For a non-religious person, I tend to see this in rather Biblical terms. If a jury dropped $10 million on Sue Eberle, I would generally shrug and look at it as my penance for not writing all this stuff sooner. For not being a better citizen overseer of the men and women who wield power in my name. I have no personal moral problem thinking of any money she might receive as a reparation for the social violence and cruelty inflicted on her throughout her existence. But I certainly understand that opinions differ, and I don’t expect anyone to agree with me on that. And I clearly understand that you can’t have an actual governing and legal system that awards money based on who got screwed by life. We’d never stop paying.

Fortunately for Jessica and the shamers, we don’t have a system that operates that way. So let me try to reassure you all about what’s going to happen to Sue Eberle.

Hopefully Kemp Brinson can confirm my legal understanding, but I believe the city of Lakeland, like other government entities in Florida, has a $100k cap on lawsuit damages. This is known as sovereign immunity. To get more, you have to take your case to the Florida Legislature in what’s known as a claims bill. Legislators would have to vote to authorize payment of more money. Neil Combee’s sympathy aside, I find it quite unlikely that a majority of this Legislature would vote to kick in more money to Sue Eberle the whore. If there’s another path to payout that I’m missing, please let me know.

So, she’ll probably do a maxed out $100k settlement, of which her lawyer will take around 35 percent. That’s standard. So she might get a one-time $60K-70K chunk.

Because I’m capable of following my own logic where it leads, I have to ask myself, if Sue Eberle made a nice juicy target for a large swath of the LPD operational command structure, what will she make out there in the world when dudes think she has money? That applies whether it’s $60K or $10 million.

I hope I’m wrong, but if I were in Jessica’s shoes, I wouldn’t worry too much about that money making Eberle happy. I suspect someone will come along to liberate her from it, one way or another.

That would seemingly please Jessica considerably more than it would please me. I congratulate her on her virtue.

4 thoughts on “READ.THE.REPORT, Part 2: Of Shame and Reassurance

  1. You do understand that when Jess (as you dismissively refer to her) questioned why Eberle didn’t have a full time caregiver that she was making a point by using sarcasm? Right? That’s just one example of what seems to be your inability to see anyone else’s viewpoint from way up there on your moral high ground. I think you took the easy way out. You and most of your commenters seem to be very impressed with your collective abilities to be so way more empathetic than the rest of us, and trip all over yourselves to tell us all how we are missing some essential moral truth. By the way, if you believe i “should re-type” any of these sentences please forgive me as i wrote this on the fly. Snarky does not become you. Jessica (thats her name) made two good points:(1) your comments do absolve (to a very large degree) the woman of responsibility for her actions and by extension insult other women who have survived sexual abuse (yup i said it), and (2). The timing of her claims is suspicious. For what its worth i believe the woman. She is no liar. And it sucks that people didn’t take better care of another human being, especially one so damaged as Mrs. Eberle. But what responsibility does Mrs. Eberle bear? That’s a real question. My wife experienced childhood sexual abuse similar to what was described. But I can tell you from first hand experience that she knows how to say no when pressured to give head in a vehicle. Also btw, my wife agrees with Jessica. Your article took very little courage to write so dont break your arm patting yourself on the back. Have I provided enough ID information for you? If not, call me and tell me what you need.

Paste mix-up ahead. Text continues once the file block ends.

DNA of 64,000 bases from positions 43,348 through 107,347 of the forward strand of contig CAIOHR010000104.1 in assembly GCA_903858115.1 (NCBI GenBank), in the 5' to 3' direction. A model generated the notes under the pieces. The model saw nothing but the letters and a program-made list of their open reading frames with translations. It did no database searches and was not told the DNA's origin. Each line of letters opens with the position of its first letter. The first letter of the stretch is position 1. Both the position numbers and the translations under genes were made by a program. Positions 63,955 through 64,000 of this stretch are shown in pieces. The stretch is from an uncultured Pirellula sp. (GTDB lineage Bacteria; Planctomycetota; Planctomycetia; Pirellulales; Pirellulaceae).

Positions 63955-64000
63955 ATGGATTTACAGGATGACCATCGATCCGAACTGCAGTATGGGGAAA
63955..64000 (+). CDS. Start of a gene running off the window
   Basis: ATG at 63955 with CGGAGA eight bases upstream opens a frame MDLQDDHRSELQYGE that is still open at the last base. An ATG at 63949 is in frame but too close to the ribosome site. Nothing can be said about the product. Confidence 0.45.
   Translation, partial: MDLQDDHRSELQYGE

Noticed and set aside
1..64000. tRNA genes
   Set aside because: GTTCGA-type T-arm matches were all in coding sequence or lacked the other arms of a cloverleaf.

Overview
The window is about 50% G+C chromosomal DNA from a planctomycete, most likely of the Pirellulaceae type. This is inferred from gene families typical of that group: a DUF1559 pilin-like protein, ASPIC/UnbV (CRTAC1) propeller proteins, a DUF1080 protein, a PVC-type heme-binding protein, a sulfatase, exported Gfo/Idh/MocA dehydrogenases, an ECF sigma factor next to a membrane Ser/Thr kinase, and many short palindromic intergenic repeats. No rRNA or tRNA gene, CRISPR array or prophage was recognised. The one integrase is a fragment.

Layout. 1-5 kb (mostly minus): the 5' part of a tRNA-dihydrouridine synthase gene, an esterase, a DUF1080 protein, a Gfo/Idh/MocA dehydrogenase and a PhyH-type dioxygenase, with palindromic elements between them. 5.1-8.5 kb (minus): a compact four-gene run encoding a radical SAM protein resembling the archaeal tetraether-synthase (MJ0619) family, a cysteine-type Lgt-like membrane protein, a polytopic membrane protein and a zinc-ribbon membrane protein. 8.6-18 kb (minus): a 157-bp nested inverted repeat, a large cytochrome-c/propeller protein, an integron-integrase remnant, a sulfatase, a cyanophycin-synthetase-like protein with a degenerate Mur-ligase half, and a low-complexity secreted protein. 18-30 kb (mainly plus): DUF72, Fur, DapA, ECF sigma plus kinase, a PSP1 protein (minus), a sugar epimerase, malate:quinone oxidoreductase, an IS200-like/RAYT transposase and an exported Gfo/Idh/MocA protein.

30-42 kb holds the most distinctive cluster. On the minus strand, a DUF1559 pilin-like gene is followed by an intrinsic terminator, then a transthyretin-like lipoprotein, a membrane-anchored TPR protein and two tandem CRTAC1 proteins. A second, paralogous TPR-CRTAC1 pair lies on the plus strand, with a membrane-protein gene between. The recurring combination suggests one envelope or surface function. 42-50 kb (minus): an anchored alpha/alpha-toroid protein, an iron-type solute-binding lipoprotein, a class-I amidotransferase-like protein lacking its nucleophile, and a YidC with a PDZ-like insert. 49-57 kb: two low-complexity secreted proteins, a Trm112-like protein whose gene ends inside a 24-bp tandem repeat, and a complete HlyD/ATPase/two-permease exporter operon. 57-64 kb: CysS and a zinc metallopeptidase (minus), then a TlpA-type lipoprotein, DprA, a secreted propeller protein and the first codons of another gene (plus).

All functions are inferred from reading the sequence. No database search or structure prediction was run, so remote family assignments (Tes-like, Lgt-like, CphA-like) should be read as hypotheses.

2. First, my apologies if I used Jess incorrectly. I’ve met Jessica several times, and I thought she had used it herself. But perhaps I was wrong.

    More substantively, if you’re going to write “We all thought she was a whore,” you should be prepared to back it up. Especially here.

    Beyond that, you’re responding to many things I didn’t write. You can feel free to point out anywhere that I called myself courageous. Jessica made a number of assertions about what I did in the first piece. So I was trying to explain why I did them. That’s how this works when you comment articulately on a piece I write.

    Also, like Jessica, you don’t consider the men at all. Just the whore. I submit that the most important question in this matter is actually what does Sue Eberle’s background and experience — which you seem to believe as much as I do — say about the men who passed her around so joyfully? You can’t even muster an ounce of outrage about that. It’s Eberle — and I guess me, who get the outrage treatment. You really ought to think about that.

    In any event, I obviously do not have the same feelings of outrage towards Eberle as I do toward the men. And I’ve explained why. Again, perhaps that makes morally inferior to you and your wife and Jessica. Sue me.

    And finally, unlike Jessica, I would never presume to speak for what’s an insult to “to millions” of child sex abuse survivors. Your wife’s feelings are certainly as valid as mine. Again, I never asked anybody to admire Sue Eberle’s behavior. I just choose not to shame her. No one makes anyone comment here. If we’re so morally superior and smug, feel free not to read us. There are many, many, many comment threads on newspapers or elsewhere where you and anyone else can call Sue Eberle a whore in public with impunity and speak for other sexual abuse victims. This is not one of them.

  3. Would I sound nuts for wondering if all those people were hired because of their sexual dysfunction? I mean, is Lakeland known as the kind of place where people who have certain employment or legal history can get a job? There sure seem to be an awful lot of people there in trouble for the same thing. Is that just a coincidence? Could there be more to it?

  4. Isn’t this a work comp issue? I think I read she got a labor lawyer.

Comments are closed.